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Release of 21 Girls by Boko Haram Shows Advocacy is Never in Vain, Says Congresswoman

In this Oct. 13, 2016, photo released by the Nigeria State House, Chibok schoolgirls recently freed from Boko Haram captivity are seen during a meeting with Nigeria's Vice President Yemi Osinbajo in Abuja, Nigeria. (Sunday Aghaeze/Nigeria State House via AP, FILE)

Long after the #BringBackOurGirls hashtag advocacy blitz was relegated to the back burner by most of Washington, Rep. Frederica Wilson (D-Fla.) has been tweeting about the plight of the Chibok schoolgirls every single day.

Wilson has also held town hall meetings and participated in press conferences and hearings on the threat still posed by Boko Haram since the terror group abducted 276 girls in an attack on a secondary school in April 2014.

A few dozen of the girls escaped; a few have reportedly died as hostages. Some were married off to terrorists and became pregnant.

Twenty-one girls were released by Boko Haram this week. Nigerian presidential spokesman Garba Shehu said it was the result of negotiations with the terror group, in part conducted by the International Red Cross and the government of Switzerland, and that more girls were expected to be released in the future.

The #BringBackOurGirls campaign was created and promoted by Nigerian activists and the families of the kidnapped girls to keep attention on the case. The White House briefly participated in the campaign, including first lady Michelle Obama posting a photo of herself holding a placard with the hashtag. The campaign, including regular protests in Nigeria, has continued even as the hashtag ceased to be viral.

Wilson said the release of the 21 girls — after 912 days in captivity — proves that persistent advocacy is not in vain.

“It is believed that no Boko Haram terrorists were exchanged as part of the deal, which also is good news,” the congresswoman said.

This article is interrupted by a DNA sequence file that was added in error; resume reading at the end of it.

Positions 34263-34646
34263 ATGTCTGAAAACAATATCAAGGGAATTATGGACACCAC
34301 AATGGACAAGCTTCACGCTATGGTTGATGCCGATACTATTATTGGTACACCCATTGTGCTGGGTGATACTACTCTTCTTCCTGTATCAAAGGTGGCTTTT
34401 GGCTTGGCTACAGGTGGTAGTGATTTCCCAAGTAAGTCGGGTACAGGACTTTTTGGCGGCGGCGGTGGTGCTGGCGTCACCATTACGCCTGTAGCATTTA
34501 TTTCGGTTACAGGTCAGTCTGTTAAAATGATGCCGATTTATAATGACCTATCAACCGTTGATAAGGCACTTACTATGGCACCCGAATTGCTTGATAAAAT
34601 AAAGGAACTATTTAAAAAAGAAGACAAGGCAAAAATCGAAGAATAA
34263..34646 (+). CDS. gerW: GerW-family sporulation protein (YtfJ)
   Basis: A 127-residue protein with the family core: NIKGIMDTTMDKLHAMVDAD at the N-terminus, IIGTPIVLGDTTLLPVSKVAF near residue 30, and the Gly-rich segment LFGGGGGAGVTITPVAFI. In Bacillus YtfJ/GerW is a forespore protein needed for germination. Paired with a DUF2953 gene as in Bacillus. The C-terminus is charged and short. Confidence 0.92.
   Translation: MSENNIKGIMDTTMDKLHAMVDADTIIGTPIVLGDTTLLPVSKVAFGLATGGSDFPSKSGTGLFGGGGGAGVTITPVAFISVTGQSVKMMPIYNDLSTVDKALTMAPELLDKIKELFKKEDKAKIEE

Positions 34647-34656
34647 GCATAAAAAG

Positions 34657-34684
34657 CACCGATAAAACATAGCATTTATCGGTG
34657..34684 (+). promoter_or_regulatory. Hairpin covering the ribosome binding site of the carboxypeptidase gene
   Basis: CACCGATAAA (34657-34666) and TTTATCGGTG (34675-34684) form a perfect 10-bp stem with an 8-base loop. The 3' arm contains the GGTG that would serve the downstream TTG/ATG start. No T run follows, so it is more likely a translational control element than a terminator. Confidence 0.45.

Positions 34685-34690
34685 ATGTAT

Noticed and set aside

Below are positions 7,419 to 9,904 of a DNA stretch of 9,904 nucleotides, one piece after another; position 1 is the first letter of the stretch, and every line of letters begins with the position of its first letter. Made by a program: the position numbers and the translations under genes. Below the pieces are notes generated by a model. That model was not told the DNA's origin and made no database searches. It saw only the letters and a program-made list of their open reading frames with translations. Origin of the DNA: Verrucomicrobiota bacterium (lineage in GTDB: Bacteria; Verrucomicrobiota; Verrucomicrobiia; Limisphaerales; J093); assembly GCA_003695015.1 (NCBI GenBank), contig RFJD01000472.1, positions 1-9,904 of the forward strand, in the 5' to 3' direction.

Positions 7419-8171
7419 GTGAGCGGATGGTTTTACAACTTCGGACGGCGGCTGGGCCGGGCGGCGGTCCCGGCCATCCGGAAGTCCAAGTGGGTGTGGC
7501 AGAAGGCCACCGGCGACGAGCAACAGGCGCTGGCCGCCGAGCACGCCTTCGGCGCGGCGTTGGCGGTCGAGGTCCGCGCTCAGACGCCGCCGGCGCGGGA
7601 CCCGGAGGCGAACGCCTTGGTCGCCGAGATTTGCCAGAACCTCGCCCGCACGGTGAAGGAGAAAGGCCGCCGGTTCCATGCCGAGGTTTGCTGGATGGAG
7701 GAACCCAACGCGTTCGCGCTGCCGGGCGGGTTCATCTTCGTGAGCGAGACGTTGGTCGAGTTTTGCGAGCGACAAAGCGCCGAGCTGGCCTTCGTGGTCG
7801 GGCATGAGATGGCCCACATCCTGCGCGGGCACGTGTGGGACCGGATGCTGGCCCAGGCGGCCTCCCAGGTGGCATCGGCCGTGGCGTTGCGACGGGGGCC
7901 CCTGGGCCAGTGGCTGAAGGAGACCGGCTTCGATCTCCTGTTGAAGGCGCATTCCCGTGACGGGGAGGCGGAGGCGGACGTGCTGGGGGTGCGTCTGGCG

“This development underscores why advocacy is so important and why one cannot give up fighting even when it sometimes feels as though there is no longer reason to hope,” she continued. “More than 900 days ago, nearly 300 girls were kidnapped by what is now known as the world’s deadliest terrorist group because they dared to learn, a notion that as a mother and a former educator I find preposterous. It also is why for more than two years I have been compelled to champion the girls’ cause and do any and everything possible to help ensure that they would not be forgotten or become an eternal hashtag.”

Wilson, who talked with PJM‘ back in July 2014 about her effort to revive the hashtag campaign on Capitol Hill, vowed to “continue to use every resource within my reach to help rescue the girls and defeat Boko Haram.”

“We cannot stop fighting on their behalf until the last girl has been returned to safety,” Wilson said. “It is wonderful that another 21 girls have finally been freed, but we must never forget that there are still 197 other families waiting for us to bring back their girls.”

White House spokesman Eric Schultz told reporters Thursday that the U.S. government continues “to call for the unconditional release of all those being held by Boko Haram, now known as ISIL’s West Africa Province.”

“We also continue to provide intelligence, advice and assistance to Nigeria and its regional partners in the fight against the group,” Schultz said.

Boko Haram pledged allegiance to ISIS in spring 2015 to “enrage the enemy of Allah” by “our gathering under one banner,” with more “enemy mortality.”